Heaney adjusts and excels for Jupiter

Marlins' 2012 first-round pick hurls five one-hit innings in win

By Jake Seiner / Special to MLB.com | June 19, 2013 7:48 PM ET

The 1.07 ERA? Andrew Heaney says you shouldn't let it fool you.

"Stats can kind of lie," the 22-year-old said.

Even after picking up his first Florida State League win Wednesday in Jupiter's 3-2 win over Bradenton, Miami's 2012 first-round Draft pick, the ninth overall, was quick to point out that he hasn't been as effective as the numbers suggest.

The 73rd-ranked prospect on MLB.com's Top 100 missed the first six weeks of the season while recovering from a strained lat suffered in Spring Training. As pretty a picture as his microscopic ERA and 30-to-7 strikeout-to-walk ratio paint, Heaney's been frustrated with his brush strokes to date.

"It's been a little difficult getting back from the injury," said Heaney (1-1). "It's taking me a little longer than I thought to really hit my stride. I've been battling mechanical issues.

"I was just rushing a little toward the plate, cutting myself a little short. My arm wasn't getting up in a good position to throw to the plate and I was a little rotational. You want to be directional toward the plate. That was the main thing."

The mechanical malfunctions were causing Heaney's fastball command to waver. While he was still able to retire Florida State League hitters battling those issues, his pitch counts were building too quickly to pitch deep into games -- like when he allowed two hits and two unearned runs in only three innings at Brevard County in his previous start.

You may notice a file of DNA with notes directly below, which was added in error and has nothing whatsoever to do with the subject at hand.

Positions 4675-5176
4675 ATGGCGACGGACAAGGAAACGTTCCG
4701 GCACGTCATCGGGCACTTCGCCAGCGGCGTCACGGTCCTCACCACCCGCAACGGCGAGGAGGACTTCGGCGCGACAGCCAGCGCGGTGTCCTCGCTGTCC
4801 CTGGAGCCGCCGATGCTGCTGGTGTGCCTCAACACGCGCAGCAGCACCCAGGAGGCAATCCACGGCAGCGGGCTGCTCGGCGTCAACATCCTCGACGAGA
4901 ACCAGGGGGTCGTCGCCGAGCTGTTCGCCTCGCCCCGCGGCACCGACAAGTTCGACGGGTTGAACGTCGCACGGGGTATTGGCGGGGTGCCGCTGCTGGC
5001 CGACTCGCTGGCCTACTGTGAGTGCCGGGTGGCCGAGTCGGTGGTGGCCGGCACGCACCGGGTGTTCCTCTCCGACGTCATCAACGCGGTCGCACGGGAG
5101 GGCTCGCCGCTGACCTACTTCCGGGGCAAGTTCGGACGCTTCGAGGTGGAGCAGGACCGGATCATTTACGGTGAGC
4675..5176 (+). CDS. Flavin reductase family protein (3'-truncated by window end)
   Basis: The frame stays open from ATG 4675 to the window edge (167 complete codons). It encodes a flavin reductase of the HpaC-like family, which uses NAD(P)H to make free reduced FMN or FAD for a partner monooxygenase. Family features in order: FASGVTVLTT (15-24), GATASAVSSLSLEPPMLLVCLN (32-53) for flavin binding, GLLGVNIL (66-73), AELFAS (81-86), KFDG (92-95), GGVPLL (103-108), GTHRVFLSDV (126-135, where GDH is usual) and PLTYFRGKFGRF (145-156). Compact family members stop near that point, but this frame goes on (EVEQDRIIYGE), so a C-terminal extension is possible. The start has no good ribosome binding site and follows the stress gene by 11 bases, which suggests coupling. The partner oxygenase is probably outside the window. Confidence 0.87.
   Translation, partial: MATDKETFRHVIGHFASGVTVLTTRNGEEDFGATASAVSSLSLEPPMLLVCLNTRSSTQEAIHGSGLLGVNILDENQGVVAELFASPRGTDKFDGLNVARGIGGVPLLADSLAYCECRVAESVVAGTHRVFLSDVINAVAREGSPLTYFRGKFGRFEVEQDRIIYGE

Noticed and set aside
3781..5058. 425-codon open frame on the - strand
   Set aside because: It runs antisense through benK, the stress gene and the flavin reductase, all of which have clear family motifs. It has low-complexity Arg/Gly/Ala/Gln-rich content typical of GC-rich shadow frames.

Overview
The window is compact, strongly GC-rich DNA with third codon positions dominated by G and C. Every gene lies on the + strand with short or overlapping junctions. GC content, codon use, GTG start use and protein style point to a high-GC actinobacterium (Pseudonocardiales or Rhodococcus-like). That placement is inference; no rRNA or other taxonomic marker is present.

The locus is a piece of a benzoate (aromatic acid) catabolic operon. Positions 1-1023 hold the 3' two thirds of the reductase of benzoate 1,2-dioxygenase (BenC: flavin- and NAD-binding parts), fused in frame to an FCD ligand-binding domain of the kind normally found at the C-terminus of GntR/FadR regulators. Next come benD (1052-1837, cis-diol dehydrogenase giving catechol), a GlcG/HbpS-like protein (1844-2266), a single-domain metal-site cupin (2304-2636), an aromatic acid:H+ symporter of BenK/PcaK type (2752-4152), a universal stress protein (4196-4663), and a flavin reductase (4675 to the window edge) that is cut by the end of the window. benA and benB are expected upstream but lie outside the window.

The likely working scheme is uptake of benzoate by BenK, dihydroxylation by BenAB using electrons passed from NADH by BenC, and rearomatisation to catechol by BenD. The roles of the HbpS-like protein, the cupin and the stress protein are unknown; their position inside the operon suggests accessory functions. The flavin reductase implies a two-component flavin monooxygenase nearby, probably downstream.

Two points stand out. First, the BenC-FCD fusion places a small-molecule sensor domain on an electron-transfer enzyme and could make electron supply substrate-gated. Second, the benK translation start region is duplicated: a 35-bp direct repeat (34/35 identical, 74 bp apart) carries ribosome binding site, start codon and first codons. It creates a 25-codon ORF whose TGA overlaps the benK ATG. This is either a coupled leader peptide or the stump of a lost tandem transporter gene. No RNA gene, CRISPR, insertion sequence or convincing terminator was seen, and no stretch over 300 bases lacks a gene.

"When you're trying to get the team a win, and when I only go three or four innings, I'm not doing my job," Heaney said. "It's taxing on the bullpen. No runs over three innings doesn't do anything for us. Quality starts are really a pretty underrated stat, and that's what I was lacking."

Heaney's five innings Wednesday tied for his longest outing of the season. He added four strikeouts and walked just one.

His fastball command felt improved from the start, and he effectively worked his change-up off the heater for much of the game. The left-hander struck out Florida State League All-Star Game MVP Alen Hanson to begin the game, and added another strikeout to end the first.

He allowed his lone unearned run in the second inning on Elias Diaz's Little League inside-the-park homer. Diaz began the play with a double, but came around to score after a pair of errors by Jupiter defenders.

It was smooth sailing from there for Heaney, though, as just one more hitter reached safely. The left-hander said he hopes to parlay the mechanical improvements into further strides.

The strained lat was the first baseball injury Heaney said he has suffered, and the process of coming back from injury has been a new experience for him.

"It's a learning thing," he said. "You can learn from success and you can learn from failure and you can learn from having something shut you down for a month or two months. That's a challenge in itself."

After the injury, Heaney was unable to throw a baseball for three weeks. Once that period passed, he spent a month doing throwing drills. Wednesday's start was the Oklahoma State product's sixth appearance and fifth start since his return.

"I came to camp and I felt good," he said. "Everything felt right and smooth. Then you get hurt, you don't throw for three weeks, you rehab, then you come back and sometimes you lose your way a little bit.

"I kind of let some problems compound on me. Sometimes less is more and you just need to relax. I didn't do a great job of ironing out some mechanical issues and then I let them snowball a little bit. I was able to look over some stuff and work with [Marlins pitching coordinator Wayne Rosenthal] on that."

Jake Seiner is a contributor to MLB.com. Follow him on Twitter at @Jake_Seiner. This story was not subject to the approval of the National Association of Professional Baseball Leagues or its clubs.

View More